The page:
Children's Book ReviewsThe Internet Writing Journal, March 2006
The Blue Djinn Of Babylon (Children of the Lamp) by P.B. KerrOrchard Books, February, 2006
Hardcover, 384 pages
Ages 9 - 11
Amazon.com | Amazon.co.uk
Now that the Gaunt twins Philippa and John have discovered that they -- like their mother -- are actually djinn (See, The Akhenaten Adventure), their lives are about to get even more interesting as they learn more about djinn culture and history. Philippa has learned to play Djinnverso, an ancient dice game in which the players are not allowed to use their djinn powers. When Philippa enters the Djinnverso Tournament, she is framed as a cheater and disqualified. After this disappointment, Philippa then joins with her brother to and their Uncle Nimrod to retrieve the powerful Solomon Grimoire, which must not fall into the hands of evil djinn. The twins, with their loyal protective dogs and Uncle Nimrod, set out to retrieve the book. But their adventure goes horribly wrong when Philippa is kidnapped by the powerful Ayesah, the Blue Djinn of Babylon and the cold-hearted arbiter of justice in the djinn world. The Blue Djinn wants Philippa to be her heir; the longer Philippa stays in the Blue Djinn's magical home, the more cold-hearted and logical she becomes. Now John must travel a dangerous road to Babylon in modern-day, war-torn Iraq to rescue his sister.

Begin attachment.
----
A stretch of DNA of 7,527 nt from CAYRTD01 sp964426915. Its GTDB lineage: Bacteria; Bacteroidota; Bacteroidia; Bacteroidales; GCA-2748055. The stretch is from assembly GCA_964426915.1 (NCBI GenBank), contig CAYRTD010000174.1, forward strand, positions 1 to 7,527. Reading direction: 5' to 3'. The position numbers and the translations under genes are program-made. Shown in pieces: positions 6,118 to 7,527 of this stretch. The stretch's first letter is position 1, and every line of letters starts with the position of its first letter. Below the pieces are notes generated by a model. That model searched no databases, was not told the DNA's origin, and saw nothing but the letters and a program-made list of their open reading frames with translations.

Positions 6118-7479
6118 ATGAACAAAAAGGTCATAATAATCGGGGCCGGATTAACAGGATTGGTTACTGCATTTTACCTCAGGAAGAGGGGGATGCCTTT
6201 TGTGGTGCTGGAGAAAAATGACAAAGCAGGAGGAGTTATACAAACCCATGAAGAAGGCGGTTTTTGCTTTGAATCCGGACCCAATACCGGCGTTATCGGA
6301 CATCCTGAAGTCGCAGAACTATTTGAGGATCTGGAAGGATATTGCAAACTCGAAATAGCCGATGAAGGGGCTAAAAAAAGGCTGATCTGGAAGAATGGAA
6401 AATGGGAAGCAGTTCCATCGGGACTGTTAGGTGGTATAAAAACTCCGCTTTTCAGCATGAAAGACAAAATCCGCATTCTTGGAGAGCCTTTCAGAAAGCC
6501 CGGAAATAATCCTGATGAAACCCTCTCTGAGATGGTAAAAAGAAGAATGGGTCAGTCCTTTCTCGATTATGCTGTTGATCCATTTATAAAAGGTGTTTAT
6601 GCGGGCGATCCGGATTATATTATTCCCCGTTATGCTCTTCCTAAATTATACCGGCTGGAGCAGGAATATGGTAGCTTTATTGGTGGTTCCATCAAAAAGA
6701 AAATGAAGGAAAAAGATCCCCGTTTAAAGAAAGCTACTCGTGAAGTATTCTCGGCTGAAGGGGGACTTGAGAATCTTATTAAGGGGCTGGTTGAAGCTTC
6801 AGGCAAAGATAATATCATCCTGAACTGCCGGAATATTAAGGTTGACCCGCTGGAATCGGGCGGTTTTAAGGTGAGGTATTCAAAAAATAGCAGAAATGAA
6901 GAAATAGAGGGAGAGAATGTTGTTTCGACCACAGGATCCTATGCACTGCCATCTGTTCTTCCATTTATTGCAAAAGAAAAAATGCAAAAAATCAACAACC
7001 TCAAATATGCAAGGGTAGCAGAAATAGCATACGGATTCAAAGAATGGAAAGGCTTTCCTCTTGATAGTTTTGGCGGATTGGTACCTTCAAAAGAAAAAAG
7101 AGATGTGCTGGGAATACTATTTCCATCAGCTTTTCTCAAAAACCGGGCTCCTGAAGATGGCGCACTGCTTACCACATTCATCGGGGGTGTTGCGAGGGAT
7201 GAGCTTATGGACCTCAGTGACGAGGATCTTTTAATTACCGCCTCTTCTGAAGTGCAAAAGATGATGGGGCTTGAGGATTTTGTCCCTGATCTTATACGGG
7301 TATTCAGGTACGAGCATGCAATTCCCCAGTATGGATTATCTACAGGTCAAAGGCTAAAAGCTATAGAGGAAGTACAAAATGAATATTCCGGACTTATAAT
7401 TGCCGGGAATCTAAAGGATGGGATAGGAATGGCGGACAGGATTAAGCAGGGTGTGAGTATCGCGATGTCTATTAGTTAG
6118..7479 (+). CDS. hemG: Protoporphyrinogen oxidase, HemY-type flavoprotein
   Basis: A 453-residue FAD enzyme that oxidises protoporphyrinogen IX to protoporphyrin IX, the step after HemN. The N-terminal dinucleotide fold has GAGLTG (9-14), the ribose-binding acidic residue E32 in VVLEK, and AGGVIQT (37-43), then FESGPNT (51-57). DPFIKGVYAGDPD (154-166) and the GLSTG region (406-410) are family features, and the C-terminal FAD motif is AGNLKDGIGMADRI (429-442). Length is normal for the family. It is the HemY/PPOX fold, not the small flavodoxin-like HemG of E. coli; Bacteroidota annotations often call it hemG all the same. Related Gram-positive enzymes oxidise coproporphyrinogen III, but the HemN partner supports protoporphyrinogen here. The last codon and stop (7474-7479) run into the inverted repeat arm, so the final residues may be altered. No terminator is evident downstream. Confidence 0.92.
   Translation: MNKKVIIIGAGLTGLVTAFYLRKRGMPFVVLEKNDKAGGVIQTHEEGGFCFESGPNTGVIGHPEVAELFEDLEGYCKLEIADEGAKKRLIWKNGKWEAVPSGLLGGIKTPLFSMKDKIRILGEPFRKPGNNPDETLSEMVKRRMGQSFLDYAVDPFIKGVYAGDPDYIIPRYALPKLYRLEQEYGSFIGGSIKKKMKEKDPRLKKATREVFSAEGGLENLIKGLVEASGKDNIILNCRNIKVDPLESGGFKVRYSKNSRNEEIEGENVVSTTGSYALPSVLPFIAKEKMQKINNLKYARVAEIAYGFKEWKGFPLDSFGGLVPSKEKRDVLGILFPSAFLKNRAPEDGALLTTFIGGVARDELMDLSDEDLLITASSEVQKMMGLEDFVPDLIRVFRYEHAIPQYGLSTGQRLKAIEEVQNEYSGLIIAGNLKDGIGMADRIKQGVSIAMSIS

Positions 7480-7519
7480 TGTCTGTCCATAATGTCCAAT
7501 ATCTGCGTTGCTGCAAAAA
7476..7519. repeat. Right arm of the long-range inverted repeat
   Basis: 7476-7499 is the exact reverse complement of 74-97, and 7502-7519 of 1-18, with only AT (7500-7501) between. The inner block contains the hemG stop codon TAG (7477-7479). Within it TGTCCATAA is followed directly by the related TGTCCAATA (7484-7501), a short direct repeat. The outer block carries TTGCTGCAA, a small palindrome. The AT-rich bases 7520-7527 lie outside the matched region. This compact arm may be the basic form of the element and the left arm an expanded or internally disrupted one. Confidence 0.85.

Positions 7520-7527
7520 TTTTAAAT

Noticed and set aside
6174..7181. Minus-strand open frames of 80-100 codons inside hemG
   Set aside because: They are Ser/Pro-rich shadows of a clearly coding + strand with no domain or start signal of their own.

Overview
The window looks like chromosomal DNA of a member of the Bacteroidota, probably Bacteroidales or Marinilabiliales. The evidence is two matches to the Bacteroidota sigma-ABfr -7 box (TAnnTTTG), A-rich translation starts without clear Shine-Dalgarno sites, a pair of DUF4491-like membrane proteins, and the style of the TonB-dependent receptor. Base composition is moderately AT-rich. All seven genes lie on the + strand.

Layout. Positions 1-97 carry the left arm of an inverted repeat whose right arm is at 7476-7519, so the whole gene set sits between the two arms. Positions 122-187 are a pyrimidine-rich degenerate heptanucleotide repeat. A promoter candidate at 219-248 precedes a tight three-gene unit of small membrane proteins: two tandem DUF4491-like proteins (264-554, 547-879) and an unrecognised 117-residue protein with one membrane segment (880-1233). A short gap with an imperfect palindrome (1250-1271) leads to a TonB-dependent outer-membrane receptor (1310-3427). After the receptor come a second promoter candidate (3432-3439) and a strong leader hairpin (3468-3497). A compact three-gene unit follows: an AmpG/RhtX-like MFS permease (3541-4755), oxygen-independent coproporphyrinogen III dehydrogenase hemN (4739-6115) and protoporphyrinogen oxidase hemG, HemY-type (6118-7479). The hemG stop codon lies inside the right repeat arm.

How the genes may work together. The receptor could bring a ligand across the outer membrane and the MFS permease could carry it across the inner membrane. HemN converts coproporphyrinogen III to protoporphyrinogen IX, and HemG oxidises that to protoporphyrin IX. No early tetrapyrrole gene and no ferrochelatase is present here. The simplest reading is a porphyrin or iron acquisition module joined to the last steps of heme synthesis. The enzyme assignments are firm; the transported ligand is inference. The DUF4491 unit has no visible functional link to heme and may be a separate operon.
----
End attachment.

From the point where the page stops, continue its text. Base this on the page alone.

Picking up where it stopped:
With this second book in the Children of the Lamp series, P.B. Kerr has demonstrated that the series has what it takes to become a children's classic. The children are immensely likeable, as are their parents. The story is also peopled with a wide array of fascinating and fun characters which range from a djinn-killer to the elderly djinn Mr. Rakshasas (who prefers mostly to stay inside his lamp, dispensing sage advice as needed) to the grumpy teenage djinn Dybbuk, who gets the twins in a great deal of trouble. There is enough adventure and inventiveness here for several books: P. B. Kerr has another hit on his hands.
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